By Darren Lum
Haliburton Highlands Secondary School trumped everyone in The Great Pasta Challenge and did it in record setting style with the support of its students faculty and the community.
Over two weeks the Red Hawks hauled in 3612 boxes of pasta and a contest record 7.92 boxes per student beating out the other G7 Trillium Lakelands District School Board high schools.
The win earns the second smallest (by population) school in the board bragging rights and the Pasta Challenge Trophy (when it is presented after the March Break) for the year. Most importantly the proceeds of the collection will be distributed to the Haliburton County food banks which are the real winners in the effort.
G7 Student Senate representative and collection organizer Tori Hawley was happy about beating perennial contender LCVI and how the community came together for this cause.
“We’re really excited considering it’s the first time our school has won! And it wouldn’t have been possible without the support from the community. From Foodland and Independent to people just hearing on the radio and bringing in donations it was amazing to see how much generosity there is in our community. I am so proud by what we have accomplished and it makes me really happy to know that it will all stay local” she wrote in an email.
This year’s collection easily broke its previous record of 2.72 boxes per student when it was edged out for the win by LCVI’s 2.73 in 2014.
Fenelon Falls finished second this year with second highest boxes per student with 6.86 from its collection of 4765 the highest total collected.
For all the schools 13067 boxes of pasta were collected by 4136 students compared to the 2011 total of 13670 boxes collected by more than 6000 students. This year’s pasta per student total of 3.16 easily bested the 2.24 of 2011.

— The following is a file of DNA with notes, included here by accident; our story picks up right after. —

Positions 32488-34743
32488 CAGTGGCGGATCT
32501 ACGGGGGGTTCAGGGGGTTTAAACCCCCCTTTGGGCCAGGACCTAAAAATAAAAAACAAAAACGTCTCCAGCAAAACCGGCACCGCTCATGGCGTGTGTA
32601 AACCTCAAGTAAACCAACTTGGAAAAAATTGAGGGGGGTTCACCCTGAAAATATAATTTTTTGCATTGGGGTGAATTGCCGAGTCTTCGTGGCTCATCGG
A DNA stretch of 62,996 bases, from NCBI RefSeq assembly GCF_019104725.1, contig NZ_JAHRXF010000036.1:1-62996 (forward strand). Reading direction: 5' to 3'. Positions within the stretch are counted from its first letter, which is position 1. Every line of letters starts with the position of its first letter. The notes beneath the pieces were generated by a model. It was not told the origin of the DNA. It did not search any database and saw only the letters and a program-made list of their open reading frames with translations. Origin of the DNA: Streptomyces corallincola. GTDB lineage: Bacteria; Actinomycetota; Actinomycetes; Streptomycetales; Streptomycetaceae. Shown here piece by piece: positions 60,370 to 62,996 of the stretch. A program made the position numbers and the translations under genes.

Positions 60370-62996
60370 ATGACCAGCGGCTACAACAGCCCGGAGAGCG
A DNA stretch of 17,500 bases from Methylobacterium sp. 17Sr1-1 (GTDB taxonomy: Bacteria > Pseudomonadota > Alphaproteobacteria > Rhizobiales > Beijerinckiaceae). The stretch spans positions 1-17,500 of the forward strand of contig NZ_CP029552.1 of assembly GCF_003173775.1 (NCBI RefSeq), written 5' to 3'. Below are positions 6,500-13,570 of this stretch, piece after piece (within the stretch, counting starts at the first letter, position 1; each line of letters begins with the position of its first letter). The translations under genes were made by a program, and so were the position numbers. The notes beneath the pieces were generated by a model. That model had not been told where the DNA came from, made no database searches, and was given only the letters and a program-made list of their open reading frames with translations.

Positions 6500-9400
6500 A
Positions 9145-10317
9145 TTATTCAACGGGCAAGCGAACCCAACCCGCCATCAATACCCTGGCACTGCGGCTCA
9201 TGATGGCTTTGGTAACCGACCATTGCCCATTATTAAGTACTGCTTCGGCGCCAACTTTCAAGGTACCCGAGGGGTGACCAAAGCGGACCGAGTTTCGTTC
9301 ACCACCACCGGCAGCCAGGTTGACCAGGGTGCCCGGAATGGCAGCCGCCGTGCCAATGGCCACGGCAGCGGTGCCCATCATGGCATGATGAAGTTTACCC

The pasta collection contest has been held for at least five years and was started in the City of Kawartha Lakes by the Kawartha Lakes Food Source.
Faculty member Brianne Pockett welcomed the news and posted it to her Twitter account last Tuesday.
“We were all very excited to win! Big win not only for our school but for the local food banks!! It was a great effort put in from a whole team staff students business and community!” she wrote in an email.
Pockett who regularly posts information and photos to the web pertaining to the school’s activities gained the attention of Brad Park of Haliburton Foodland who responded to her immediately about donating. Soon after he added 1000 boxes/bags of pasta.
This got the ball rolling as the school matched the donations of pasta and money with a dollar amount.
Then Steve Todd of Haliburton’s Independent Grocer accepted the dollar amount of donations for pasta purchases and matched that with his own. Pockett said during the two weeks there were people in the community who dropped off pasta after hearing about the challenge on the radio and on the electronic school sign.
She gave Park a HHSS graduate an incentive when she told him of HHSS principal Dan Marsden’s promise to not only ensure the collection would be matched by the school but wear a pasta shirt and hat for five school days if the school could win the challenge.
Last Thursday Marsden began wearing the pasta clothing which was the first of five scheduled days at the school. Vice-principal Dave Waito also wore a pasta shirt for the entire Thursday at school.
Pockett made one shirt while Tamara Davison made a shirt and the hat with the help of students.
HHSS student Carmen Galea who also helped with the challenge and hopes to be next year’s G7 representative appreciated the school’s achievement for what it means for those less fortunate – some who attend the school.
“I think it’s really great and will help out the food banks immensely. It was a really big win for us since we are the smallest school competing” she wrote in an email.
Galea adds a contributing factor to the win was communicating the need for support to the community.
She discovered the strength and heart of HHSS.
“I learned if the school really works together we are capable of a lot” she said.